Waters of Winter
I think of spring fronds, green and resilient and so
snow secures its heavy pack with two or
three storms in March. In second grade, Ms. Lizak
said March: in like a lion
out like a lamb.
There were paper kites
tacked to the classroom wall next
to the times-tables race to the top. Numbers
etched in my brain next to
construction paper umbrellas next to
rain drops that looked like tears from the sky
for renewal of a season. Snowfall turning to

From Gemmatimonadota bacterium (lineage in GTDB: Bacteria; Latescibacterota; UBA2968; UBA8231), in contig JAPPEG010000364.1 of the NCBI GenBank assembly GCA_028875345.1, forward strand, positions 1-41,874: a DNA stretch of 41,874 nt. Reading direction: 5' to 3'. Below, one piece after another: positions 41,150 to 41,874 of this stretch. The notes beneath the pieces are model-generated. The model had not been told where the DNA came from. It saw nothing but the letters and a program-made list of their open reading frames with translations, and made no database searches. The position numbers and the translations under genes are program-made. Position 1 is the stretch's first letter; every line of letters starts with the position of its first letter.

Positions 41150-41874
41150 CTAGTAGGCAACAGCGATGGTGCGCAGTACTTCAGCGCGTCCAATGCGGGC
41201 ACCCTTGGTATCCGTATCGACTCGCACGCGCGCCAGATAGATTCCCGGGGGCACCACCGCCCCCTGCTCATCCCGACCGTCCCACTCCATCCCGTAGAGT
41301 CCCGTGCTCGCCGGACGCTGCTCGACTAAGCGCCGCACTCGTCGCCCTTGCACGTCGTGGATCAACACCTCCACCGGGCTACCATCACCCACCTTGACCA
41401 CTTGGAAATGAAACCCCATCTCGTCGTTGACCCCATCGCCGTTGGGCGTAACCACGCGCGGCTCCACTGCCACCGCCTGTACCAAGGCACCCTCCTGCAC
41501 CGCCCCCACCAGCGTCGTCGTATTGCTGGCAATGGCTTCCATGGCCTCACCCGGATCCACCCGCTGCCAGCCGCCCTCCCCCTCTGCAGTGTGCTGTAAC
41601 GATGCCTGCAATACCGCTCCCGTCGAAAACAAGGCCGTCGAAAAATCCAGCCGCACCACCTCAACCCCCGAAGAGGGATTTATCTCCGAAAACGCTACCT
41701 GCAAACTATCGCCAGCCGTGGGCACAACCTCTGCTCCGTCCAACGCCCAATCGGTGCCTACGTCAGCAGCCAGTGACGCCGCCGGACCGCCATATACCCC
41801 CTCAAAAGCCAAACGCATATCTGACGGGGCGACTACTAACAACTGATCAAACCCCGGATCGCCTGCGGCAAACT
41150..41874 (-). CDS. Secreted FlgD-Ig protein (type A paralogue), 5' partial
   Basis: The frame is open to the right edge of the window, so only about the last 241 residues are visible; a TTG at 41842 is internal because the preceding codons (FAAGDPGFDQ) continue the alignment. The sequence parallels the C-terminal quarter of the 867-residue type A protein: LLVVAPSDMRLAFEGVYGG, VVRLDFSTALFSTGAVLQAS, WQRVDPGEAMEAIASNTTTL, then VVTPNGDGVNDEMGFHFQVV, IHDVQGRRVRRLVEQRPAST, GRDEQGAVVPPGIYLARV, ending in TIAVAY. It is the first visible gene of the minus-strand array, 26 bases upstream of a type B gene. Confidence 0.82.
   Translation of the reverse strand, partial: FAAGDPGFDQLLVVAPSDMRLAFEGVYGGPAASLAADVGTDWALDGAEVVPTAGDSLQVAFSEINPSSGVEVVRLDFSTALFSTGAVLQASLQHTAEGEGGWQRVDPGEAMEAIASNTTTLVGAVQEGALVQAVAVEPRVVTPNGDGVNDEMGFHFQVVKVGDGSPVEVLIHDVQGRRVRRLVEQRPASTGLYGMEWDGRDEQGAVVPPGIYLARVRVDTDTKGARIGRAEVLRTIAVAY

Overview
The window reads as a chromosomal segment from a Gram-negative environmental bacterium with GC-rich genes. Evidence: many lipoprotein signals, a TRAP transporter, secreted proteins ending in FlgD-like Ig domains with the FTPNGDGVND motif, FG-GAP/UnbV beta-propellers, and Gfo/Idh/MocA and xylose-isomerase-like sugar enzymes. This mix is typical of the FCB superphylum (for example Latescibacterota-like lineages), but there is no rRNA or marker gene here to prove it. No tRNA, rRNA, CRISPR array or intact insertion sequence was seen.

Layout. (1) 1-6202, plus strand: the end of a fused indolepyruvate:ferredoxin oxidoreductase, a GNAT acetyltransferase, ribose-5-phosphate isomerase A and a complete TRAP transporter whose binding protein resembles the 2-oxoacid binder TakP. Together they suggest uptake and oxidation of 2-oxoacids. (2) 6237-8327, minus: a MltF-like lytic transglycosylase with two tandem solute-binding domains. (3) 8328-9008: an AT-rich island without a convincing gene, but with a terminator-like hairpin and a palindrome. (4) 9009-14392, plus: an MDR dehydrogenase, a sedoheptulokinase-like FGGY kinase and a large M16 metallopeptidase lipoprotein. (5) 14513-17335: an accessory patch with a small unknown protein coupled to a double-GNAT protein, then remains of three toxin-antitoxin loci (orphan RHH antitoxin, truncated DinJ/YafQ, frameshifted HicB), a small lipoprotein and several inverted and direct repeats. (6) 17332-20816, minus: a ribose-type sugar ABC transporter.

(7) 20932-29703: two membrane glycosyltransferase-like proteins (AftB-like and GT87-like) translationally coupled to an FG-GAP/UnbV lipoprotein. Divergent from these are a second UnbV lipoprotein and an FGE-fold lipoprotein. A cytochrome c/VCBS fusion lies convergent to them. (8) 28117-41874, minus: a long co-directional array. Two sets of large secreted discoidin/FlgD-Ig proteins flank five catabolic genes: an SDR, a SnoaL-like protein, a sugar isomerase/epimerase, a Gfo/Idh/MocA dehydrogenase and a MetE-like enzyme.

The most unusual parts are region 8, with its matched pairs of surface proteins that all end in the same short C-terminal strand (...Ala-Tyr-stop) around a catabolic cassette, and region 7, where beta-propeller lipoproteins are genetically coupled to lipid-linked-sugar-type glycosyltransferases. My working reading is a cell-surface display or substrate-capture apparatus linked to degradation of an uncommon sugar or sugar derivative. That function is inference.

drip drops of wet soil for May flowers:
drip drip drop little April showers on repeat
while my boots crunch through the unshoveled
walks and drives, an ocean tide of winter storing
up the waters that will run down the mountain first
when spring melts quickly, then summer––melodic brooks
and the rivers that carve canyons and cleanse
hands, face, neck.
Outside my window, a neighbor shovels
wet, new snow.